As the world piles on debt, we see quality and flexibility becoming increasingly valuable factors to consider. How cheaply a firm’s assets’ leftover equity value can be bought won’t matter much if the firm can’t remain afloat, after all. So, instead of buying “growth at a reasonable price,” we will look to buy “quality at reasonable prices.” Relating price to quality is the “first principle” of investing, and a framework for evaluating investments, therefore, should never focus on price alone.

Kevin R. Caron, CFA
Senior Portfolio Manager
973-549-4051

Chad Morganlander
Senior Portfolio Manager
973-549-4052

Matthew Battipaglia
Portfolio Manager
973-549-4047

Steve Lerit, CFA
Client Portfolio Manager
973-549-4028

Paul Clark, CFA
Senior Portfolio Manager
Municipal Fixed Income
415-364-2635

Rick Marrone
Senior Portfolio Manager
Municipal Fixed Income
415-364-2917

Daniel Urbanowicz
Senior Portfolio Manager
Municipal Fixed Income
973-549-4335

Suzanne Ashley
Internal Relationship Manager
973-549-4168

Eric Needham
External Sales and Marketing
312-771-6010

Jeffrey Battipaglia
External Wholesaler
973-549-4031

Disclosures

The information contained herein has been prepared from sources believed to be reliable but is not guaranteed by us and is not a complete summary or statement of all available data, nor is it considered an offer to buy or sell any securities referred to herein. Opinions expressed are subject to change without notice and do not take into account the particular investment objectives, financial situation, or needs of individual investors. There is no guarantee that the figures or opinions forecasted in this report will be realized or achieved. Employees of Stifel, Nicolaus & Company, Incorporated or its affiliates may, at times, release written or oral commentary, technical analysis, or trading strategies that differ from the opinions expressed within. Past performance is no guarantee of future results. Indices are unmanaged, and you cannot invest directly in an index.

Asset allocation and diversification do not ensure a profit and may not protect against loss. There are special considerations associated with international investing, including the risk of currency fluctuations and political and economic events. Investing in emerging markets may involve greater risk and volatility than investing in more developed countries. Due to their narrow focus, sector-based investments typically exhibit greater volatility. Small-company stocks are typically more volatile and carry additional risks since smaller companies generally are not as well established as larger companies. Property values can fall due to environmental, economic, or other reasons, and changes in interest rates can negatively impact the performance of real estate companies. When investing in bonds, it is important to note that as interest rates rise, bond prices will fall. High-yield bonds have greater credit risk than higher-quality bonds. The risk of loss in trading commodities and futures can be substantial. You should therefore carefully consider whether such trading is suitable for you in light of your financial condition. The high degree of leverage that is often obtainable in commodity trading can work against you as well as for you. The use of leverage can lead to large losses as well as gains. Changes in market conditions or a company’s financial condition may impact a company’s ability to continue to pay dividends, and companies may also choose to discontinue dividend payments.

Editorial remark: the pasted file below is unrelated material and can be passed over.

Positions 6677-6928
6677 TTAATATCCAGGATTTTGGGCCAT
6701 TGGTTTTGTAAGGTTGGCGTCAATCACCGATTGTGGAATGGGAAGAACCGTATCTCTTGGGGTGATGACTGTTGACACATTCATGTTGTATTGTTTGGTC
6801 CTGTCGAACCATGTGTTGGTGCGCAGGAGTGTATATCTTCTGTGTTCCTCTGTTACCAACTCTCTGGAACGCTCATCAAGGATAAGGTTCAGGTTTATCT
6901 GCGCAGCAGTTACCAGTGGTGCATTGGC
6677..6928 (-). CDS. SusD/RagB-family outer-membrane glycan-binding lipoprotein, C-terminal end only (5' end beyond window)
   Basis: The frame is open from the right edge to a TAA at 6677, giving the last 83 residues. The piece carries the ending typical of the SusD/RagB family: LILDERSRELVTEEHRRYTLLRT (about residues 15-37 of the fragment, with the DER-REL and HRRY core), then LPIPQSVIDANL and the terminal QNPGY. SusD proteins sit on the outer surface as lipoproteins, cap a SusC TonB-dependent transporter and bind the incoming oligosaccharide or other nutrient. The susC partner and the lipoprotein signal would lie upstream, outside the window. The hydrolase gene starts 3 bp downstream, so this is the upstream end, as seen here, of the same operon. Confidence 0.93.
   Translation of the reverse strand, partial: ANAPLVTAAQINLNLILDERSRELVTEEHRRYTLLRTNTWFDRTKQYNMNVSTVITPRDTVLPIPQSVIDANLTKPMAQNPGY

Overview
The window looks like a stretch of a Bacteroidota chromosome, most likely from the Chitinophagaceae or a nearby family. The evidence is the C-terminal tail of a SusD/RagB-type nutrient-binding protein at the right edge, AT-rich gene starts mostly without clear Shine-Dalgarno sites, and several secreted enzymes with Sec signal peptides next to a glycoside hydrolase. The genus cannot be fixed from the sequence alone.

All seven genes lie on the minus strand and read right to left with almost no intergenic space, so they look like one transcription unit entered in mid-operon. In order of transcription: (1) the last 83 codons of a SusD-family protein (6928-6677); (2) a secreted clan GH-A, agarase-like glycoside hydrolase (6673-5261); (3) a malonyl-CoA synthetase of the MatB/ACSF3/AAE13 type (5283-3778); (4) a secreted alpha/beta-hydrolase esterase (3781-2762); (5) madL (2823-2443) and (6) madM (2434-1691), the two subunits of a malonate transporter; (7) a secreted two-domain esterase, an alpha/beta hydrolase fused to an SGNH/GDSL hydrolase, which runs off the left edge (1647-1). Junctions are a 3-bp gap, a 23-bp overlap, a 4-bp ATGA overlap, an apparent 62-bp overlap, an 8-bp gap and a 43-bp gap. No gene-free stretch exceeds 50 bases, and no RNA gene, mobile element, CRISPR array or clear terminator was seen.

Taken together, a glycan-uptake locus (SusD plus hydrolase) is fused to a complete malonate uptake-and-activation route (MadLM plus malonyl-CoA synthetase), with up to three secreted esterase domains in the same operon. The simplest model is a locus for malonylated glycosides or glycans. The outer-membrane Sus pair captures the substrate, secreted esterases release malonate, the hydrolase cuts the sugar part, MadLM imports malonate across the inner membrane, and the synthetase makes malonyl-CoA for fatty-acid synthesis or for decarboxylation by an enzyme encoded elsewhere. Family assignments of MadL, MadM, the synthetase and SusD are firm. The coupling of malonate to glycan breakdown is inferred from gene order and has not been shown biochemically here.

All investments involve risk, including loss of principal, and there is no guarantee that investment objectives will be met. It is important to review your investment objectives, risk tolerance, and liquidity needs before choosing an investment style or manager. Equity investments are subject generally to market, market sector, market liquidity, issuer, and investment style risks, among other factors to varying degrees. Fixed Income investments are subject to market, market liquidity, issuer, investment style, interest rate, credit quality, and call risks, among other factors to varying degrees.

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The securities discussed in this material were selected due to recent changes in the strategies. This selection criterion is not based on any measurement of performance of the underlying security.